Book review: ‘Straight Jacket’ by Matthew Todd

Straight Jacket by Matthew Todd, who edited Attitude, the UK’s best selling magazine, for many years and is the writer of the play Blowing Whistles, was released in June of this year. It is published by Bantam Press. I read the book during the summer and was seriously impressed. Straight Jacket is part memoir and part polemic. It is an incredibly well-researched book which looks at why many in the gay community often struggle with  mental illness, addictions and have a higher propensity to attempt or commit suicide. Todd’s approach is evidence-based and he uses statistics from a wide range of sources and in-depth interviews to support his argument. He is also brave enough to share a very honest and personal account of growing up gay which, for him, was accompanied with high levels of anxiety, low-self esteem and problematic alcohol use.

Straight Jacket is similar in scope to The Velvet Rage written by psychotherapist Alan Downs. Concepts such as ‘toxic shame’, cultural and internalised homophobia, and the path to a more authentic and happy self, are all dealt with here. But Straight Jacket, published only ten years later, goes even further in exploring and addressing some of the issues that concern the gay community today. Chem-sex addiction is one such issue. It has already been dealt with in hard-hitting documentary films such as Chemsex, various magazine articles, both in the mainstream media and gay press, and plays such as Five Guys Chilling. (Indeed I saw Chemsex  at the ICA when it first opened. The Q&A session was chaired by Matthew Todd.)  The issue is approached in Straight Jacket, as are many of the other issues, in a comprehensive and succinct way. Doctors, health care professionals and key figures in the gay community, including David Stuart, who runs 56 Dean Street sexual-health clinic in Soho, are interviewed and quoted. Unfortunately for the men involved,  tragic stories concerning personal use of crystal meth, GHB and methadrone in a sexual context are also to be found in this part of the book.

The devastating consequences of  growing up gay in a culture which is both covertly and overtly homophobic are laid bare in Straight Jacket. Alcohol and drug abuse, body image issues, homophobic bullying, hypersexuality or ‘sexual anorexia’, rising HIV infection rates, higher suicide and attempted suicide rates, compared with the general population, are all examined with intellectual rigor  and compassion. I was particularly interested in how Todd would cover the issue of homophobic bullying in schools, having been a school teacher myself. The relevant chapter includes the story of Anthony whose body was found two months after he hanged himself. Anthony was the victim of homophobic bullying at school and via social media.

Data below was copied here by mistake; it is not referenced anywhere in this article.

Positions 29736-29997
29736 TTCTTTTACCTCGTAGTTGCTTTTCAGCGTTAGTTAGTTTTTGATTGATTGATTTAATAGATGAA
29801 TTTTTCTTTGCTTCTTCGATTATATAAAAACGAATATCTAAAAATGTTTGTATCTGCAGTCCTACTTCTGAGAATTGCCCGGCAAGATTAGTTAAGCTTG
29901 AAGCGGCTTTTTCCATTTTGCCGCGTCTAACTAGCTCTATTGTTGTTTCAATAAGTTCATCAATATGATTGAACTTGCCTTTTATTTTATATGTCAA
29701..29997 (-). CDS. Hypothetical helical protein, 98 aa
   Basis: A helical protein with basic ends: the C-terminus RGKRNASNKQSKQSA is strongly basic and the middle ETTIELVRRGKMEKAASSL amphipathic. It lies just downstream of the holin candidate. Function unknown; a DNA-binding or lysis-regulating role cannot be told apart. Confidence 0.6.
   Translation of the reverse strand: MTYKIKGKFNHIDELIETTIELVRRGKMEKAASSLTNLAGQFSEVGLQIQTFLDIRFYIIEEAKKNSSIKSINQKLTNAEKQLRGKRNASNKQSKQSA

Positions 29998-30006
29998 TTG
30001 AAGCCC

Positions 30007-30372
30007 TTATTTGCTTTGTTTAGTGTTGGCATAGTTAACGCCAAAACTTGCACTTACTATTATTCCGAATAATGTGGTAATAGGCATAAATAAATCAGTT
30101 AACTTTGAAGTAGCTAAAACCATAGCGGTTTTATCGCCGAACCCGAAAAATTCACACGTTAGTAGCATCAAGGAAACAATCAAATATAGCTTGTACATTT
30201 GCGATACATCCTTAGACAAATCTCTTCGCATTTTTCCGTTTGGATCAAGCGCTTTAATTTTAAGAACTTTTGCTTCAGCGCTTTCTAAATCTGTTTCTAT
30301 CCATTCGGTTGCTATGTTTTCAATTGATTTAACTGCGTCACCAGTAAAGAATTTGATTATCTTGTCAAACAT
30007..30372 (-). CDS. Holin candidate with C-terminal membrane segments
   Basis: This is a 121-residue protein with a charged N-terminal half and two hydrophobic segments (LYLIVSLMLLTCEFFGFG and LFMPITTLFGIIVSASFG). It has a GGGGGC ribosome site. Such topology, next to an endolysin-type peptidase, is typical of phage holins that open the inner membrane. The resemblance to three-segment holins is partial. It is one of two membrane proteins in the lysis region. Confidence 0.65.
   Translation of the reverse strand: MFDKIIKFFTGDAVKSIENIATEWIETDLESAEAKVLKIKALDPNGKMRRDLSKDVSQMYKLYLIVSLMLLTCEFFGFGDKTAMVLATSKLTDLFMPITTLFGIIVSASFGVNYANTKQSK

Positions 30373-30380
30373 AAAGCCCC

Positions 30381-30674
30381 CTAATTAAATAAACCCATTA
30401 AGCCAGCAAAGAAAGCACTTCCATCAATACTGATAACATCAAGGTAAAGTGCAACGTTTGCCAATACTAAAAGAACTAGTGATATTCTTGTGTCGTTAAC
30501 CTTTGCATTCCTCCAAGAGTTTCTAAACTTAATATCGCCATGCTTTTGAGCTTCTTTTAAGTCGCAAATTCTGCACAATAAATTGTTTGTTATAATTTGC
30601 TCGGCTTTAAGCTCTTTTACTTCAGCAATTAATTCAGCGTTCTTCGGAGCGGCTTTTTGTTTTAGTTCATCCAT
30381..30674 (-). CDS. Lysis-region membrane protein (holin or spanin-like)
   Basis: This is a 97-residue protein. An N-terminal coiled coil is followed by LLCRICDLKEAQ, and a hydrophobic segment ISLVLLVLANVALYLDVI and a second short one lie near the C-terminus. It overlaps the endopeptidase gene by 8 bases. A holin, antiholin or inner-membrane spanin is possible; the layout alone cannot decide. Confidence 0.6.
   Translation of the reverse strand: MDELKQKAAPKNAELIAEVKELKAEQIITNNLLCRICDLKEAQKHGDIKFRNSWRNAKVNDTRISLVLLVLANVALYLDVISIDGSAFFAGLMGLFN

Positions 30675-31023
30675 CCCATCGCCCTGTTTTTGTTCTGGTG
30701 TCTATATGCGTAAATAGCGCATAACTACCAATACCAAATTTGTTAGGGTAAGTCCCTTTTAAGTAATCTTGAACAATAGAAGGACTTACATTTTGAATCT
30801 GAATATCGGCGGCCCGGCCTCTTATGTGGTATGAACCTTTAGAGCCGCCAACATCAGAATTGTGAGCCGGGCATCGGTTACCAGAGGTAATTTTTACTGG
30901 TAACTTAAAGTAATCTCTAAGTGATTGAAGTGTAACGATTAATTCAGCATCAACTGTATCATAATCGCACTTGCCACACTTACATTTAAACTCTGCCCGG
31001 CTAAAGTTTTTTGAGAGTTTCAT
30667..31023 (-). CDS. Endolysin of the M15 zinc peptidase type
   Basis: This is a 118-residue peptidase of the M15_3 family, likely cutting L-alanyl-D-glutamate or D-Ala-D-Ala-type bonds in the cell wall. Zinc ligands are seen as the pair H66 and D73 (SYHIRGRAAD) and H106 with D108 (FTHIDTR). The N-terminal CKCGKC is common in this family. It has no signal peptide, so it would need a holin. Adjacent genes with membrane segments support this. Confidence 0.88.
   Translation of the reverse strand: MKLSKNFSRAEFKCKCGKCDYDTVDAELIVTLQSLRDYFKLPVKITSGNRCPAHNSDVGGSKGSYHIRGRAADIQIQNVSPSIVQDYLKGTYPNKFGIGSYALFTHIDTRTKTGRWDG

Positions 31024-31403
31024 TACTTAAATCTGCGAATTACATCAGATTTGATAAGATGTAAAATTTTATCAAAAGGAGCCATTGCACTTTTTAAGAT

Personally, I am aware that some schools are beginning to tackle the problem but not nearly enough is being done. ‘Gay’ is still often used as a term of abuse in the playground and teachers who attempt to address homophobia in schools are not always given a smooth ride. When I introduced the book Jenny Lives with Martin and Eric in a school in the London borough of Tower Hamlets in an effort to confront the use of homophobic language, I was accused by the deputy head of pushing the gay rights agenda.

One of the strengths of Straight Jacket is that it will also appeal to adolescents and young adults who identify as LGBTQ. Key concepts are explained clearly and succinctly and historical overviews are often given. And despite the often traumatic territory Straight Jacket covers, there is also much hope. And it is hope that is grounded in practical advice on how to move towards a greater sense of authentic self-hood. My one criticism of this latter part of the book would be that an abstinence-based approach to addiction is perhaps recommended to the detriment of other approaches.  Although I do understand where Todd is coming from. Alcohol Anonymous (A.A), Narcotics Anonymous (N.A) and Crystal Meth Anonymous (CMA) are all programmes that are free, inclusive and, for those who stick to the programme, often highly successful.

Straight Jacket is an incredibly important contribution to the discourse on homophobia and the mental, emotional and physical well-being of members of the LGBT community. It is a book which is written with honesty and love. I would recommend this book to anyone, regardless of sexual orientation or gender identity, who may be affected in some way, or know someone who may be affected by some of the issues dealt with. Straight Jacket is a wake-up call to the gay community and a rallying cry for us all.

Matthew Todd will be reading at Paul Burston’s literary salon Polari on 25th November.



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